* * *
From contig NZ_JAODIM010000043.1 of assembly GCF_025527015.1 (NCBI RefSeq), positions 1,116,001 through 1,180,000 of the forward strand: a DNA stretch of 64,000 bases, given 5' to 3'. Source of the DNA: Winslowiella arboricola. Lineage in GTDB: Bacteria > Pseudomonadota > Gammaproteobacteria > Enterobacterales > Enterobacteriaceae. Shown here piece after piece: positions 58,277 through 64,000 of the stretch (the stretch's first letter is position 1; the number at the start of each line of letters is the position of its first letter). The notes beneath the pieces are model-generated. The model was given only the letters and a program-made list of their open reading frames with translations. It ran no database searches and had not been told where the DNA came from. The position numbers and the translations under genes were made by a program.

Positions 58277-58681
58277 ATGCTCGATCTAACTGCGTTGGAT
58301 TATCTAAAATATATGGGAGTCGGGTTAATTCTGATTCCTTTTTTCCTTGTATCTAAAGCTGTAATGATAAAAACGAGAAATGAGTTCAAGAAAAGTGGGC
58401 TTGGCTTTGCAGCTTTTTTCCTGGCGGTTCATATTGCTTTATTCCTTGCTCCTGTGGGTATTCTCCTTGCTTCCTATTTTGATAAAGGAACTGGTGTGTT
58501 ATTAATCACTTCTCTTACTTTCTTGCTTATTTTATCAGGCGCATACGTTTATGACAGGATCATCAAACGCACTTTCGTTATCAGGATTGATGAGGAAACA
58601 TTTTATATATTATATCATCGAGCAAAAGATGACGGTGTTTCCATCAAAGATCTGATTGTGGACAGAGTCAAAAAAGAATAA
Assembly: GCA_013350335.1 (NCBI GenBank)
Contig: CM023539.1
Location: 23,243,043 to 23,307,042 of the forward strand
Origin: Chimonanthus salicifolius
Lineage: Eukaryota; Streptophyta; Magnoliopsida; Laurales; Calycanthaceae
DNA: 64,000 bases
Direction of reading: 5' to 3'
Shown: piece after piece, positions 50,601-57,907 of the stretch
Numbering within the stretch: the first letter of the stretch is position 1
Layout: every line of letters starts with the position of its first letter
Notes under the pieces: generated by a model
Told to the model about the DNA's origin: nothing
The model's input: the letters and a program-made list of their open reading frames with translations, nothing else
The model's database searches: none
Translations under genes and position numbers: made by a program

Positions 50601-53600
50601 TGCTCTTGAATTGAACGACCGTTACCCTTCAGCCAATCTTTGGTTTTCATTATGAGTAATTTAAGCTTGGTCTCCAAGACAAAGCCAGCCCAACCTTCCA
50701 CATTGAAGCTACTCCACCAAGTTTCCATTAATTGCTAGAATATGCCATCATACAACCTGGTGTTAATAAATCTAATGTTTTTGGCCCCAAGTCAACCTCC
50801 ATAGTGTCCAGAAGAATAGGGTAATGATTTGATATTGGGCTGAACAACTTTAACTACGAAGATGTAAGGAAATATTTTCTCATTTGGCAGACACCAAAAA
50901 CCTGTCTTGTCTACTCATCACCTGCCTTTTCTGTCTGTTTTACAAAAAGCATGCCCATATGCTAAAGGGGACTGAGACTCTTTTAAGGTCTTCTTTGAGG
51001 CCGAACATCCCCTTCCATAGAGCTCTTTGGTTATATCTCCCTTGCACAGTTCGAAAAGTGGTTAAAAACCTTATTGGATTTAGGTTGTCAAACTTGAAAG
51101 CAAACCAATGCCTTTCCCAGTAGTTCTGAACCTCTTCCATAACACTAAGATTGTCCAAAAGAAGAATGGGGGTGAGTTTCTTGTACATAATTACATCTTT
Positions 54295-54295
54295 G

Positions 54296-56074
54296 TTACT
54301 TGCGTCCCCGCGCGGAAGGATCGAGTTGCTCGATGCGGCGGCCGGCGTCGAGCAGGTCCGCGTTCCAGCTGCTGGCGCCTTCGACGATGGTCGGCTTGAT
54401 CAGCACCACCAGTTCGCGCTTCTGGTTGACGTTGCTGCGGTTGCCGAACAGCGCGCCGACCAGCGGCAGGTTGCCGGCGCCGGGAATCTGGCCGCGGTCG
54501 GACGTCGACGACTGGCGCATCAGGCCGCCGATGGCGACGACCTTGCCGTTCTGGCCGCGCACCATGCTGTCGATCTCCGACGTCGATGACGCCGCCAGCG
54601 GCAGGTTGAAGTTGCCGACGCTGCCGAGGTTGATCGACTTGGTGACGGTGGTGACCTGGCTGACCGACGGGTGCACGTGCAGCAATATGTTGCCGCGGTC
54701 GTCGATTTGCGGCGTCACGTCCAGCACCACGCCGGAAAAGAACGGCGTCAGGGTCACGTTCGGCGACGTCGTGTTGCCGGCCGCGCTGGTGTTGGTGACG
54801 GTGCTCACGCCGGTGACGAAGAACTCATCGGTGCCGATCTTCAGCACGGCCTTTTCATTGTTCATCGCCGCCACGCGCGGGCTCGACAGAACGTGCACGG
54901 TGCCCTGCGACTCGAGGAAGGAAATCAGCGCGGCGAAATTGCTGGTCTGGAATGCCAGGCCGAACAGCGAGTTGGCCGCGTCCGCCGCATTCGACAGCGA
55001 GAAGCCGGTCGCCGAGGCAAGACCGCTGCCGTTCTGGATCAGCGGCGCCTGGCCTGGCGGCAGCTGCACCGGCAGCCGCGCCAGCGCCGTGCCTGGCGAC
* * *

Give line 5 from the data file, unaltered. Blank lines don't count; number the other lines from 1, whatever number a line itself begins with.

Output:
58401 TTGGCTTTGCAGCTTTTTTCCTGGCGGTTCATATTGCTTTATTCCTTGCTCCTGTGGGTATTCTCCTTGCTTCCTATTTTGATAAAGGAACTGGTGTGTT